Although, she is also a troubled young girl and has clearly experienced a great deal of loss in her life. She is also suffering from emotional and physical abuse at the hands of her relatives. Every year, her grandmother goes away without her so she is forced to stay with her Aunt. It’s just a massive shame that Aunt Jean is married to a bully who abuses both his wife and her niece. The story raises a lot of delicate and important issues but none of them is used for mere entertainment purposes. Nothing is ever made very explicit but you can see how years of neglect and abuse have taken their toll on the girl. The novel is very detached and makes no judgements on her thoughts or behaviour. It just relays them in a very matter of fact way. Something that I think gives the reader more opportunity to analyse them.
Of course, the novel doesn’t really get going until our narrator finds out about the body on the beach. She is fascinated by killers and reads about serial killers for fun. She instantly wants to know more and decides she is the best one to investigate. That is what allows her to cross paths with Miles. At first, Miles seems to be another lonely kid with a weird outlook on life. As time goes on, it becomes clear that there is more to Miles than meets the eye. It could be argued that our narrator has sociopathic tendencies but Miles is much higher up the spectrum. We see him manipulate everyone in his life. Does it stem from his creepy relationship with his mother? Who knows but Miles definitely has quite a bit in common with Norman Bates. It’s really fun watching the two get to know each other and freak out the rest of the town with their murder games. The pair are so well-written and feel fully developed.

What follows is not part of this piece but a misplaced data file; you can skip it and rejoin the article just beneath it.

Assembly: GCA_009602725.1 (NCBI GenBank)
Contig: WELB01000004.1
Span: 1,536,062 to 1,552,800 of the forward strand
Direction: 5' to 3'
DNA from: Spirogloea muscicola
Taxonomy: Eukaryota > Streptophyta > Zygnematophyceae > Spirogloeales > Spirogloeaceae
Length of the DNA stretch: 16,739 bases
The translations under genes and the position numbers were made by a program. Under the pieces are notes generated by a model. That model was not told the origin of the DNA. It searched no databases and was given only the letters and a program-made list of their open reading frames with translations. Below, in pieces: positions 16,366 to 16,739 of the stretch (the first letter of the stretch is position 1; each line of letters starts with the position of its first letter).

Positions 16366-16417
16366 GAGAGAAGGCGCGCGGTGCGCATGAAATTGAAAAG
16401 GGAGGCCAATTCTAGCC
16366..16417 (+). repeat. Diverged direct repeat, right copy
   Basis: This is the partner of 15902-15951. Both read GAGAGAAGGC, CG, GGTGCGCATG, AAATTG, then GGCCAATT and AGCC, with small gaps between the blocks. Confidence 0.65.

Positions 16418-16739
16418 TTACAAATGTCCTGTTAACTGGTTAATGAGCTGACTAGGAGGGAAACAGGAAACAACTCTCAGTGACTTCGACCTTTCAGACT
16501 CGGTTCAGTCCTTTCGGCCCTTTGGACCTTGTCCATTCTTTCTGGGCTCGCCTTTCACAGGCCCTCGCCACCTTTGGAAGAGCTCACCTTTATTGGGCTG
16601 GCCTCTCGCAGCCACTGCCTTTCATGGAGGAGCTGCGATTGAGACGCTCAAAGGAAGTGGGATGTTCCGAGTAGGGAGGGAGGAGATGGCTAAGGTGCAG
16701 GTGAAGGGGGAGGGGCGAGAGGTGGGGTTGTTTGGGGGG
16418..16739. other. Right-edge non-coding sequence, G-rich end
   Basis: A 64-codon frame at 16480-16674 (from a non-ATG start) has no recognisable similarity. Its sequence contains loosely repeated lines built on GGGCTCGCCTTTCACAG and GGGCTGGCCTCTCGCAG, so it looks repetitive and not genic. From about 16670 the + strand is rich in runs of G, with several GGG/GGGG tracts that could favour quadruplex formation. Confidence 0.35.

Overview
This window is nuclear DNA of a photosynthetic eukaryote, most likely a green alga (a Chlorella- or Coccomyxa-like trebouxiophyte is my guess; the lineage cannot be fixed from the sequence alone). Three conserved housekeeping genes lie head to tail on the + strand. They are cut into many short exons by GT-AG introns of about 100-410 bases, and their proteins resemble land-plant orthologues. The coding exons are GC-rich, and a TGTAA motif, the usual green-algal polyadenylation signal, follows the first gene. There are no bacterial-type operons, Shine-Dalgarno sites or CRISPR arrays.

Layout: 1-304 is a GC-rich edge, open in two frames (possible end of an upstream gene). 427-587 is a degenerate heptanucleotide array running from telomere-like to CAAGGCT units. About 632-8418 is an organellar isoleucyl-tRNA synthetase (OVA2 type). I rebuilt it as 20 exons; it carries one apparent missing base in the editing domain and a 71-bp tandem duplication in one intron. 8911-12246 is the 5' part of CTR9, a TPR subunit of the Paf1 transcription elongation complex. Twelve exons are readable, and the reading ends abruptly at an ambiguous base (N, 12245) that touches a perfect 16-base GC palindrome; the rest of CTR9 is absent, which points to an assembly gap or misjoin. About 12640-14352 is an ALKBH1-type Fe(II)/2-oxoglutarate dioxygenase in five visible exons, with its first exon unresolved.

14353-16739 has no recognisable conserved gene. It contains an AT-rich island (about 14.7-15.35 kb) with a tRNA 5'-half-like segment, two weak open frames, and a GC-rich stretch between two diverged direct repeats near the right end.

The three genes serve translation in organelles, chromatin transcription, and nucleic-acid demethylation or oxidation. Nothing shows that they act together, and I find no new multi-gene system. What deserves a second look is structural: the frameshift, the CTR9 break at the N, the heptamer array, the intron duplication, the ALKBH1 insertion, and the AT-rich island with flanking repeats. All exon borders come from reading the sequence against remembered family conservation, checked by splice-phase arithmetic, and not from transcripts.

In fact, the whole book is well-written and fully developed. It’s got a little bit of everything and is a really easy story to read. The chapters are pretty short and keep you invested in the story. The mystery develops naturally and doesn’t rely on constant cliffhangers to create tension. Instead, Fennell develops the story slowly and adds subplots to distract from the main story. It’s all very well done and would suit a young adult audience wonderfully. It’s possibly not meaty enough for a real adult thriller fan but it’s still a great book for older readers. My only real gripe is how quickly the book wraps itself up. It just kind of barrels along to the finale and doesn’t give you much time to breathe. I’m not saying it needed to give us any more information but maybe just a second to digest it all. Still, this was definitely as good as I hoped it would be and you can see how Fennell went on to write the screenplay to Promising Young Woman.